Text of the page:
8.5

Riverdale Review: "The Last Picture Show" Shines a Light on the Small Town's Rot

(Episode 1.04)

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<i>Riverdale</i> Review: "The Last Picture Show" Shines a Light on the Small Town's Rot

At the heart of Riverdale is, well, Riverdale. For all its vaguely futuristic, neon-lit scenery and its abundance of absurdly attractive citizens, Riverdale is its own organism, even its own character. Yes, it’s a cliché at this point to note that a place in a work of fiction is a character in and of itself, but it’s also important to point out when it comes to Riverdale, because the history of Riverdale is necessary context for everything that’s happening. More than in any previous episode, “Chapter Four: The Last Picture Show” uses the setting to enhance the mysteries and secrets of nearly every resident.

Riverdale has no shortage of these mysteries and secrets, and one reason “The Last Picture Show” isn’t on the same level as last week’s episode is the overload of information. There’s a lot going on here: Ms. Grundy’s (Sarah Habel) affair with Archie (K.J. Apa) is exposed, first to Betty (Lili Reinhart) then to Alice (Mädchen Amick) and Fred (Luke Perry); we learn that Jughead (Cole Sprouse) is homeless and that his father, a member of the Southside Serpents biker gang, is in collusion with the Lodge family; and it’s revealed that “Grundy” is the assumed name of Jennifer Gibson, who moved to Riverdale to escape an abusive marriage (assuming she’s telling the truth). That’s a lot to unpack in a single episode, and there are times when “The Last Picture Show” feels bogged down by the need to delivering these tidbits of information. At the same time, the episode uses a single storyline to keeps things grounded, and that’s a credit to the series’ steady hand so far this season.

That single storyline is the closing of Riverdale’s historic Twilight Drive-In Theater. It’s exactly the kind of story you’d expect a show about a small town to tell, and there’s no denying that there’s an air of authenticity to it; the feeling of disillusionment spurred on by the decaying of cultural institutions and the brick-and-mortar buildings that house them is certainly a resonant one, making the out-of-time Riverdale feel a little more like small-town America. That’s an important grounding, because it not only balances out Riverdale’s more over-the-top tendencies—it also drives home one of the series’ main themes, which is that, while we tend to lament the death of certain small town ideologies and ways of life, we forget to examine the people who make that happen.

In essence, “The Last Picture Show” uses the closing of the Twilight to expose the corruption that’s always been part of Riverdale’s fabric. Jughead, Alice and many others can opine about how Riverdale has lost its way, giving the town a sentience of sorts, but what they’re missing is that the people of Riverdale are the responsible party. The town, for all of its unique characteristics, is a product of its people, and tonight’s episode suggests that those people aren’t as innocent in the demise of their town as they purport to be.

Take Hermione Lodge (Marisol Nichols), for instance. It would seem she’s been making a new life for herself and her daughter, Veronica (Camila Mendes), finding respite in Riverdale while hitting back at the snide comments of people like Cheryl Blossom (Madelaine Petsch). “The Last Picture Show” paints her in a different light, as she’s seen doing her husband’s dirty work, using the Southside Serpents to destroy the value of the Twilight so that Lodge Industries can anonymously buy up the land. It’s a fascinating web of secrets and motivations, but even more intriguingly, it takes the question at the heart of Jason Blossom’s murder—who’s innocent?—and redirects it toward the town’s degradation. “The Last Picture Show” moves the series away from the murder mystery in order to flesh out Riverdale itself, excavating the lives of its people and exposing the rot. In essence, the murder of Jason Blossom is a very real, grisly manifestation of Riverdale’s failing institutions.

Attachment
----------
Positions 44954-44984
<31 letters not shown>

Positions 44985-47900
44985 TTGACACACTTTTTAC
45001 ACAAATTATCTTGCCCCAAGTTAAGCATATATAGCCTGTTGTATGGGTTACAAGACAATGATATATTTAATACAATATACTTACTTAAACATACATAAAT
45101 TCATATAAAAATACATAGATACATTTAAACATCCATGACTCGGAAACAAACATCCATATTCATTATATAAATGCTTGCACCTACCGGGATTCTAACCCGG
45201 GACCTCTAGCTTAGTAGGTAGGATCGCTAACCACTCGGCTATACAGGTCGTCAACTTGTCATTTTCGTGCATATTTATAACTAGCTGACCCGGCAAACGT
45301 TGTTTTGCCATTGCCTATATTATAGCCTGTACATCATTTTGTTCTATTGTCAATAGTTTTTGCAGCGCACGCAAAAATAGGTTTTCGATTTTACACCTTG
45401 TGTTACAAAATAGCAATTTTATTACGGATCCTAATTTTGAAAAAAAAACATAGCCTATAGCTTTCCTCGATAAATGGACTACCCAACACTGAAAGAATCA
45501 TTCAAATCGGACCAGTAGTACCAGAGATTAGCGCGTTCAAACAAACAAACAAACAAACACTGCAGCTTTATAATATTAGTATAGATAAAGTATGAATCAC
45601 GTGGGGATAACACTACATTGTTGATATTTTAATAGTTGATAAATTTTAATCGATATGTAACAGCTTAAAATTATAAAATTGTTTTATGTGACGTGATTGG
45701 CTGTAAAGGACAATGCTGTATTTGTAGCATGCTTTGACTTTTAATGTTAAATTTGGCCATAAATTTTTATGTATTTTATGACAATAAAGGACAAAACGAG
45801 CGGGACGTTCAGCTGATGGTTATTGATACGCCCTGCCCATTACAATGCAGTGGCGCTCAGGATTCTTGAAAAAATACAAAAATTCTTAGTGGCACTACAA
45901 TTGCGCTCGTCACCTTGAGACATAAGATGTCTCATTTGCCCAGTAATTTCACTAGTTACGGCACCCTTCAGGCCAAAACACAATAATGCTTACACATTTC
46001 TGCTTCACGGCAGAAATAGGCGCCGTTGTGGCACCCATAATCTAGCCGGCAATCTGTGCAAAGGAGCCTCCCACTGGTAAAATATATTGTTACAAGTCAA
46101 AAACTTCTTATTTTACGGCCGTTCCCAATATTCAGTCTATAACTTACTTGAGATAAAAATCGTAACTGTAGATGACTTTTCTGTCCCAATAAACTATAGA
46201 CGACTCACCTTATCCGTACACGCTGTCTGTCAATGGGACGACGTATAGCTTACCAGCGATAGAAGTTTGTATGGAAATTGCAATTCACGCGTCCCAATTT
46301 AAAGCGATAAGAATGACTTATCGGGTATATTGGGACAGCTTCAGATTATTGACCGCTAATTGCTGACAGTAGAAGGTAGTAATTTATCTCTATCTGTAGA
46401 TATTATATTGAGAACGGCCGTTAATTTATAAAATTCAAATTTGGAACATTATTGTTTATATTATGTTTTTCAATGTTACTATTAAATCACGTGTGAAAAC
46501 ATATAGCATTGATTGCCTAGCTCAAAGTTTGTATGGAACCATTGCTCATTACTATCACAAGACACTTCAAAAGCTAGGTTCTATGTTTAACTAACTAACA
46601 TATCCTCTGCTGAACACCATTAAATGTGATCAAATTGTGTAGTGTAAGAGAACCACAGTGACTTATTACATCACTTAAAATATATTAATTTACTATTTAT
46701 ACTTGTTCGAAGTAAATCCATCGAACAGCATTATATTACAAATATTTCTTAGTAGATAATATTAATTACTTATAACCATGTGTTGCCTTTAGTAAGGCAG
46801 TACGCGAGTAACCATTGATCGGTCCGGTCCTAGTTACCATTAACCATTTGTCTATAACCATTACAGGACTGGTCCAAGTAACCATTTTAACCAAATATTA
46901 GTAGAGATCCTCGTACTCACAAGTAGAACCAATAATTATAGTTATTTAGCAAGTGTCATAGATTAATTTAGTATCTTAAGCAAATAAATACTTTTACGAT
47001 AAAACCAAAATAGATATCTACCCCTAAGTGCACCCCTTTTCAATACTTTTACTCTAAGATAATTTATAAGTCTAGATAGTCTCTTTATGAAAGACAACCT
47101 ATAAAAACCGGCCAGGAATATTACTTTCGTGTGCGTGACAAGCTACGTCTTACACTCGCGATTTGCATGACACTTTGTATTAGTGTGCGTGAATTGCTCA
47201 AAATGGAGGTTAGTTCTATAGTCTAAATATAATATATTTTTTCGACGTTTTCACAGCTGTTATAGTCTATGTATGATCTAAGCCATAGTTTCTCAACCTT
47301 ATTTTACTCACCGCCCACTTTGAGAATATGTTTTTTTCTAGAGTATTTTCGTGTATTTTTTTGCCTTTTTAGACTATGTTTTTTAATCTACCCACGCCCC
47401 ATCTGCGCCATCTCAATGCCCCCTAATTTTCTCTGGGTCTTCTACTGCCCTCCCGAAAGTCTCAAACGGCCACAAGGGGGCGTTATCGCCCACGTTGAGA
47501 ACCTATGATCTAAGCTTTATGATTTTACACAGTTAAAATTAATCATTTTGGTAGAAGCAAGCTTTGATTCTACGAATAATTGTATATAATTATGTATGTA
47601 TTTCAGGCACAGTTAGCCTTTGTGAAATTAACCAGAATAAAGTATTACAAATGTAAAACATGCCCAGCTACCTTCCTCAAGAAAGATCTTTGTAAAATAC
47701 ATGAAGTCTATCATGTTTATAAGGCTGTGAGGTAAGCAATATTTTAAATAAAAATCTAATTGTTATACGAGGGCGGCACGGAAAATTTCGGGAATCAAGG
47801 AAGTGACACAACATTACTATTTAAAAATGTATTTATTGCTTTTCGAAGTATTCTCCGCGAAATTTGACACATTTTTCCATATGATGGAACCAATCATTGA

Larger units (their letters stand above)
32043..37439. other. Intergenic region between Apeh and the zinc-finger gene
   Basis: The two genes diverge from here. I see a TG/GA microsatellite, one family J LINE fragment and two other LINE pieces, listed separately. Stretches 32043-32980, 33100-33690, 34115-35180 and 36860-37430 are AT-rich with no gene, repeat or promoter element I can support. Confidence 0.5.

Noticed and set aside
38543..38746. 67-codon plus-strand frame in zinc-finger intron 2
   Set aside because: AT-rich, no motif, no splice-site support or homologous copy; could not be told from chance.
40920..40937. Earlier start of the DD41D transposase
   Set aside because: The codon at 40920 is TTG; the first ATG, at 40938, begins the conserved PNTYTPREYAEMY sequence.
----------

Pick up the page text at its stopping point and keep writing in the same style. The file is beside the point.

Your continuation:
“The Last Picture Show” does a remarkable job implicating nearly everyone in the town’s demise. Hermione’s shady dealings are the most obvious example, but Grundy’s uncertain past and unclear motivations are evidence as well. It’s no accident that Grundy’s heart-shaped sunglasses evoke Lolita, a novel that explores moral ambiguity and the complexity of sexual desire. (Lolita also employs a motif of doubles, and Archie sure does look a lot like Jason Blossom—but let’s save that tangent for a future episode, because something tells me that the series’ hasn’t even come close to fully drawing the connection between Archie and the his former classmate.) It’s also no accident that the episode’s title is the same as Peter Bogdanovich’s 1971 coming-of-age film about kids growing up in a small town that’s economically and culturally deprived.

In one sense, “The Last Picture Show” doesn’t move the plot along, as we don’t get any closer to knowing who killed Jason. But that doesn’t mean it’s stagnant. Instead, it’s laser-focused, using the destruction of a Riverdale landmark to tell a variety of stories about moral and cultural decay, personal compromise, and the limits of loyalty, all wrapped up in the show’s acute portrayal of teen angst. It’s a beautiful thing to witness such nimble storytelling.



Kyle Fowle is a TV critic whose work has appeared at The A.V. Club, Entertainment Weekly and Esquire. You can always find him tweeting about TV and pro wrestling @kylefowle.

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